"While we are disappointed to hear this turn of events, we will continue to work with District 300 to ensure that we finish out our contract on a solid note for the remainder of this school year."
On n Friday, driver spokesperson Tracy Taylor -- also Durham's general manager in the Du Quoin office -- said her drivers would hold off resigning from Durham and work to the end of the school year, if District 300 quickly approved another bidder.
Taylor added that her drivers would be off Monday and Tuesday of this week, but Hickam wanted school to open Monday. He scheduled Sunday's emergency board meeting to settle on a new bid.
If school wasn't in session Monday and Tuesday, he said, they'd probably have to add days to the end of the school year to make sure students fulfill their minimum allotted days.
"We were able to scramble and move our Institute Day, but we're out of those," he said. "We're out of emergency days" (that were used for bad weather and high numbers of COVID-19 cases). He added that remote learning wasn't an option either, as it is reserved for things related to COVID-19.
Hickam said the district can absorb the additional expense of the higher First Student bid, partly because during the pandemic the government has been funding schools better than before.
If pressed, he added, District 300 can also move money from other funds into their transportation fund, although he cautioned against taking money from the Education Fund, which pays salaries and benefits and buys teaching supplies.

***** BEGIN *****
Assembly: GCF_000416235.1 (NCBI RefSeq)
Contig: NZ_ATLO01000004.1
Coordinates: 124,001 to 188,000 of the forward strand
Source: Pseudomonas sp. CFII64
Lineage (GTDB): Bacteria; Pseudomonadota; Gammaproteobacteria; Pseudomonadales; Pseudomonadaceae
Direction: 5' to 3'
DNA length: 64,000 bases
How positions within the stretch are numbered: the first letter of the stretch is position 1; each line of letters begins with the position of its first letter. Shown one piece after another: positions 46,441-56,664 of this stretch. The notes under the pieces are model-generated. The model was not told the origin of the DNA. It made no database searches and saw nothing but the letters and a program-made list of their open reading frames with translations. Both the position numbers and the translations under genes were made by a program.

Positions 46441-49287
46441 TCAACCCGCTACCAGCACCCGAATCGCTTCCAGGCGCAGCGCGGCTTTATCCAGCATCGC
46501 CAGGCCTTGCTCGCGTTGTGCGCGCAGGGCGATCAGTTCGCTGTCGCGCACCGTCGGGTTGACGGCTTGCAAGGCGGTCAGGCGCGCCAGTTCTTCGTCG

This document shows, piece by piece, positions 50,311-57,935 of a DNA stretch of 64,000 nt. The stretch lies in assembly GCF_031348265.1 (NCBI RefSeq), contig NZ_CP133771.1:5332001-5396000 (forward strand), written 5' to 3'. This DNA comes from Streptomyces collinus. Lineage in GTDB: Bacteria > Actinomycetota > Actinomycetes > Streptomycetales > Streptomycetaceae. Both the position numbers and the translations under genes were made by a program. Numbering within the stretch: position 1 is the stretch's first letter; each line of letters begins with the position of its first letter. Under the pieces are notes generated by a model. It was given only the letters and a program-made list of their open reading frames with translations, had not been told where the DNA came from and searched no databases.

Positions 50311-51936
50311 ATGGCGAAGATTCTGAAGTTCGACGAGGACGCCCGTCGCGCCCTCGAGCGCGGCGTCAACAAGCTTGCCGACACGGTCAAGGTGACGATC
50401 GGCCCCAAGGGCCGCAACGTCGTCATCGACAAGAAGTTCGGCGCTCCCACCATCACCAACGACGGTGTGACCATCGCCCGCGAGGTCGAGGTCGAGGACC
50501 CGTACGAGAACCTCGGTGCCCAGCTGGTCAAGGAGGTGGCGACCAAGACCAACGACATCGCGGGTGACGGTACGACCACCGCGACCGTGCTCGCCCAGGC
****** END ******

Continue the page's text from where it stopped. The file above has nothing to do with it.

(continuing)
On Friday, Taylor said district parents have overwhelmingly been supportive of drivers, even though "we made it tough on them today."
"It's tough on parents, we don't want to put them in that position," she added, saying she was grateful for the many private messages, texts and Facebook posts.
Hickam added he wasn't sure if any parents and students were caught unawares Friday morning that school was called off, but suspects some were.
He said he texted families about an hour after Thursday's meeting, when it became clear to school officials that Durham wasn't going to be able to staff enough buses on Friday to cover the walkout. He followed that up with another text and an email Friday morning.
The new contract will be the first one awarded by District 300 since 2012. That three-year contract went to Durham, and when it expired in 2015, the school board approved a series of one-year extensions. Those were years when school districts were unsure of how much state aid they would be getting, and the extensions saved the district money, Hickam said.
Taylor said she and the other drivers would love to continue driving for District 300. Already on Friday, she said, some drivers got calls from other student transportation companies, offering employment.
"I am super-attached to my Du Quoin kids," said Knapp.
"Every one of us wants to be there," she added. "We aren't just driving random kids, we know them by their names and we know their families."